- "Disaster Mitigation" describes actions that can be taken to prepare yourself for every kind of disaster; Climate, Air, Flame, Earth, Water, Civil, and NBC.
- "Protecting Dependents" describes specific preparations necessary to ensure the safety of Animals, Seniors/Disabled, and Children.
- "Hazard Maps" show areas where specific risks are higher.
- "Emergency Supplies" and "Emergency Shelters" covers emergency alternatives should your home become compromised, and "Evacuation Issues" covers when you are forced to leave.
- "Neighborly Response" reveals both what community resources you can draw upon in an emergency, and what you as a private individual can do to assist your neighbors in their emergency.
Targeted at youths ...
- Civil Protection Cartoon .pdf
- Bert the Turtle Cartoon .pdf
- Ready Freddie Cartoon .pdf
- Disaster Buddies Cartoon .pdf
- Guide to Fighting Germs .pdf
- Disaster Preparedness Coloring Book .pdf
- Be Ready Book .pdf
- Ready...Set...Prepare .pdf
- What youth can do .pdf
- Eye Over Houston - Survivor Tales .pdf
- In Deep Water - Survivor Tales .pdf
- Aftershocks - Survivor Tales .pdf
- Atomic Alert .mp4
Assistance Corps by youths
- Youth Volunteerism and Disaster Risk Reduction .pdf
- Scouting for Girls .pdf
- School Safety Patrol Manual .pdf
- A Handbook for Messengers .pdf
- The Junior Rescuer Club .pdf
- The United States Junior Citizens Service Corps .pdf
Disaster Planning...a subject often ignored. However, as recent Tsunamis, Hurricanes, and Ice Storms have proven, disasters can happen anytime. And the events don't have to be "big". Even something as minor as a falling tree can start a disaster, should it cut off your electrical power for several days or cause an unchecked gas leak.
When it rains, you open an umbrella and close the windows in your house. When it gets cold, you put on a jacket and turn on the heater in your house. You and your home are prepared for these everyday contingencies. And when disaster strikes, you and your home should be just as prepared, so that the disaster can be weathered just as calmly.
Disaster Preparedness is very different from "Survivalism". Survival is what you do when you wash up naked on a desert island. Disaster Preparation is carrying a lifeboat and filling it with supplies so that you don't have to wash up naked on a desert island. The Basic Physiological Needs that must be supplied are (in order of importance): Oxygen, Fluids, Nutrition, Body Temperature, Elimination, Shelter, Rest, Physical Safety, and Psychological Safety.
Here is a collection of FREE documents discussing disaster preparedness. These documents can help you to keep relatively safe and comfortable for several days, while cut-off from normal community infrastructure. Although these documents were valid at the time of their writing; technological advancement and social change means that these documents should not be considered the final word, but rather just the start, of your individualized, neighborly, preparedness planning.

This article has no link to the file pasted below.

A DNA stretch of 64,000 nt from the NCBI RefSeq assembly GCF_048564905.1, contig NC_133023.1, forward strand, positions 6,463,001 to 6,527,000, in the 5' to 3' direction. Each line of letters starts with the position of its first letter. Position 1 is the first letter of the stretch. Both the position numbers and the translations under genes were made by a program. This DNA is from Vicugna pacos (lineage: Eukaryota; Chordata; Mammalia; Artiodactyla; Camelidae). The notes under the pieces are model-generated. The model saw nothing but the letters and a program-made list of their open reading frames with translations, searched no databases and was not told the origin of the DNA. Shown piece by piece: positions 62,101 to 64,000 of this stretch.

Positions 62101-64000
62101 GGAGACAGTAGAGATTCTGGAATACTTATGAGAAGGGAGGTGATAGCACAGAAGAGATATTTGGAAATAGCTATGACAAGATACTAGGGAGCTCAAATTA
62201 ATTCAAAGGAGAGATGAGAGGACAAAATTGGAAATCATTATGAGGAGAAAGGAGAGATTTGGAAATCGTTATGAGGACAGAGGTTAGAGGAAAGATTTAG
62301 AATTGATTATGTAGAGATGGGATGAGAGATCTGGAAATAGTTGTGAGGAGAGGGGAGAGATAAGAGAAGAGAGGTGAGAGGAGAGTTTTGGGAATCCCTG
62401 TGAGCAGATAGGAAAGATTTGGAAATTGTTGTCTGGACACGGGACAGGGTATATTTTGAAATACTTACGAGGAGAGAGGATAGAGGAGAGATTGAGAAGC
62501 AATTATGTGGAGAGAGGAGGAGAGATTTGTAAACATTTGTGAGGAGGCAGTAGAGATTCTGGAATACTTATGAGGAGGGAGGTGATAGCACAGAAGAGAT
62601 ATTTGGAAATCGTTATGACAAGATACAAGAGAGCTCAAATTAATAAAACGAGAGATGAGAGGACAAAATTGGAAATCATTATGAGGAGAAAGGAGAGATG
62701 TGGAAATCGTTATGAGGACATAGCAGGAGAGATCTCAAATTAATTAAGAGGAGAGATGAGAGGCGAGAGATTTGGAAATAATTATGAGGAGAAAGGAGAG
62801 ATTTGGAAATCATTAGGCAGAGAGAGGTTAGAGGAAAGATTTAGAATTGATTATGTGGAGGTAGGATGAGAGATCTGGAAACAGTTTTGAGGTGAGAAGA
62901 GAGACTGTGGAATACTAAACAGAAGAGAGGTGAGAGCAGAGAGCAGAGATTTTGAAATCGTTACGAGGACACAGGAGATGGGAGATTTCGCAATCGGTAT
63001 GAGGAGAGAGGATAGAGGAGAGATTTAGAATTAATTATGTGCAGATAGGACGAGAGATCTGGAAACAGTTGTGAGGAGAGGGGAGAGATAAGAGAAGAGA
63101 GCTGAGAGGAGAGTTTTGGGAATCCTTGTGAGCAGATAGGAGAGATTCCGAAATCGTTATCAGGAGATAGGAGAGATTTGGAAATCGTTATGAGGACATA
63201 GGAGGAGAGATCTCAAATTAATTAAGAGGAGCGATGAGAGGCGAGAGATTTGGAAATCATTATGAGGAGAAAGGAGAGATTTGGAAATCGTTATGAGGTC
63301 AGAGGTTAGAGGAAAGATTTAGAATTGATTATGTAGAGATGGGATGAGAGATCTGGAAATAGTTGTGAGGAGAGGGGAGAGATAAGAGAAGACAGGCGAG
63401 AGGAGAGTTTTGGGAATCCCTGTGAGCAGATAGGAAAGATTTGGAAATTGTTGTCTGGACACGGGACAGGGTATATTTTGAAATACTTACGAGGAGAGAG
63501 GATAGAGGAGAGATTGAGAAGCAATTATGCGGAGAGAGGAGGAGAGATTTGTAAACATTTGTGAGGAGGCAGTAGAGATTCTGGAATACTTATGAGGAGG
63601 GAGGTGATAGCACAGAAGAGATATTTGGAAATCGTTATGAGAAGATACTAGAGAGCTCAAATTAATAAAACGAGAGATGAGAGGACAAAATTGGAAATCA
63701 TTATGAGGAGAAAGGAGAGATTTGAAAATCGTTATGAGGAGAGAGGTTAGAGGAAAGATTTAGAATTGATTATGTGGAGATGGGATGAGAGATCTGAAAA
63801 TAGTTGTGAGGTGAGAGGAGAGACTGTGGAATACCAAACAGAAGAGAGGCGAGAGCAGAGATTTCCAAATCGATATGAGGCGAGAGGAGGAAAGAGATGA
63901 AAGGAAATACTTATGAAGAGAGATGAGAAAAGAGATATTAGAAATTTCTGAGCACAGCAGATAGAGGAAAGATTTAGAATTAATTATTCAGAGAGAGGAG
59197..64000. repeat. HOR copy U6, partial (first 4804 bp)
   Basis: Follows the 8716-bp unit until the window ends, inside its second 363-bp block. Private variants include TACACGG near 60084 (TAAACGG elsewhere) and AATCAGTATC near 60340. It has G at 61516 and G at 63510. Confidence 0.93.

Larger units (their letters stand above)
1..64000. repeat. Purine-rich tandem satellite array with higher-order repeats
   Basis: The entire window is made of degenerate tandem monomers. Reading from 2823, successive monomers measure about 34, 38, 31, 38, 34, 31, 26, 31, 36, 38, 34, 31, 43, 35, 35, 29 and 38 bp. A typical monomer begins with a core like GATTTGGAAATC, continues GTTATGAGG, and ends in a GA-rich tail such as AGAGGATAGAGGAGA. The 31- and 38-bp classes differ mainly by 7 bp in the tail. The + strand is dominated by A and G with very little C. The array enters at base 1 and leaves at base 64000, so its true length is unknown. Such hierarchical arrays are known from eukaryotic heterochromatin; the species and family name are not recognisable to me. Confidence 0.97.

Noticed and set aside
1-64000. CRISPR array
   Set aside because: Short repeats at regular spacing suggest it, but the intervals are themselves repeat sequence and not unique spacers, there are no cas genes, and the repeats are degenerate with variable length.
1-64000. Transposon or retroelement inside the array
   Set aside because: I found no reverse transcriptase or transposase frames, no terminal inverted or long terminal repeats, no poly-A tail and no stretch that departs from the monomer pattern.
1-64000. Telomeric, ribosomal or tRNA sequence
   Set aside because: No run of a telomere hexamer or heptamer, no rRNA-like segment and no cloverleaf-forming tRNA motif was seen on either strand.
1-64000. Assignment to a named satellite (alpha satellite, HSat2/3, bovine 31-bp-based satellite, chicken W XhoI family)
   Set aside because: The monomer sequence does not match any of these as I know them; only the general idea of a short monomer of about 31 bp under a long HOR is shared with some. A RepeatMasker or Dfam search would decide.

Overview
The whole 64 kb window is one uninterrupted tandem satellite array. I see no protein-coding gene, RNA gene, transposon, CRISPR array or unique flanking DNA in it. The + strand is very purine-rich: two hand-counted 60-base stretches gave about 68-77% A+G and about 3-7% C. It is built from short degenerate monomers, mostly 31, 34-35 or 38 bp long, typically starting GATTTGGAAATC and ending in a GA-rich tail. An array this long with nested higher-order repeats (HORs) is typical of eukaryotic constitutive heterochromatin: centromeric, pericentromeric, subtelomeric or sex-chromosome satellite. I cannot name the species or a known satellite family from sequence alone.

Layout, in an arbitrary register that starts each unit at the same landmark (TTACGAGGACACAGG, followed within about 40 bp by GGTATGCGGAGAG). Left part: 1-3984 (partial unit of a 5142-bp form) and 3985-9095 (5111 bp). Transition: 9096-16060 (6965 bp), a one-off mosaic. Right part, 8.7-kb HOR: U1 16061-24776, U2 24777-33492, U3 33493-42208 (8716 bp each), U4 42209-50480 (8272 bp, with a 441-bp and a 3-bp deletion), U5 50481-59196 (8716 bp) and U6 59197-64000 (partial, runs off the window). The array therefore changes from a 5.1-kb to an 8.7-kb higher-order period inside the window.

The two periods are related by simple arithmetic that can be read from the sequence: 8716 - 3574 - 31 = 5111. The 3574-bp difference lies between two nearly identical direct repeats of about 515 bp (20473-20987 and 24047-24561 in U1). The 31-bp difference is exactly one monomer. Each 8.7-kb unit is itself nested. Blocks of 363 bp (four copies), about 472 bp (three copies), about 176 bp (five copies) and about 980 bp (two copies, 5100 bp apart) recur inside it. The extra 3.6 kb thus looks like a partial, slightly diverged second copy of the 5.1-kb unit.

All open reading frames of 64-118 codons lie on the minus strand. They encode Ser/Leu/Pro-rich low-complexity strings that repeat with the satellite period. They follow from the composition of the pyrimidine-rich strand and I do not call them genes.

Read and heed!
General information on preparedness ...
- Preparing for the Unexpected .pdf
- Emergency Preparedness Starts With You .pdf
- Practical Guidelines for all Emergencies .pdf
- Your Chance to Live .pdf
- Family Preparedness Guide .pdf
- OSHA- Small Business Handbook .pdf
- Emergency Preparedness Information Booklet .pdf
- The National Plan for Emergency Preparedness .pdf
Resources for educators
- Talking About Disaster .pdf
- Notes for Speakers and Writers .pdf
- Extension Methods Ideas for Rural Civil Defense .pdf
- Civil Defense Adult Education Teachers Manual .pdf
- Example Script from a CONELRAD Drill .pdf
- TACDA- Civil Defense Basics .pdf
- USDA- Programed Instruction on Survival Preparedness for Rural Areas .pdf
- FEMA- Disaster Preparednes & Mitigation Library .zip
- DCPA- Attack Environment Manual .pdf
NOTES: "Duck and Cover" was the old fashioned buzzword for the life-saving proceedure now called "Drop, Cover and Hold On". |@| "Civil Defense" is the outdated moniker for the volunteer force now called "CERT". |@| The "Federal Civil Defense Administration" was renamed the "Office of Civil and Defense Mobilization", then again renamed the "Office of Civil Defense", and then finally renamed the "Defense Civil Preparedness Agency". The DCPA was merged with the "Federal Emergency Management Agency", which was itself absorbed into the "Department of Homeland Security". |@| The federal government has decided to no longer persue a protective civilian sheltering (although many previously placarded shelters are still capable of providing terrorist bomb fallout protection) or packaged hospital program, and they have also discontinued or no longer maintain most civilian distress and emergency alert communication systems. They now favor ensuant federal intervention over locally formulated mitigation.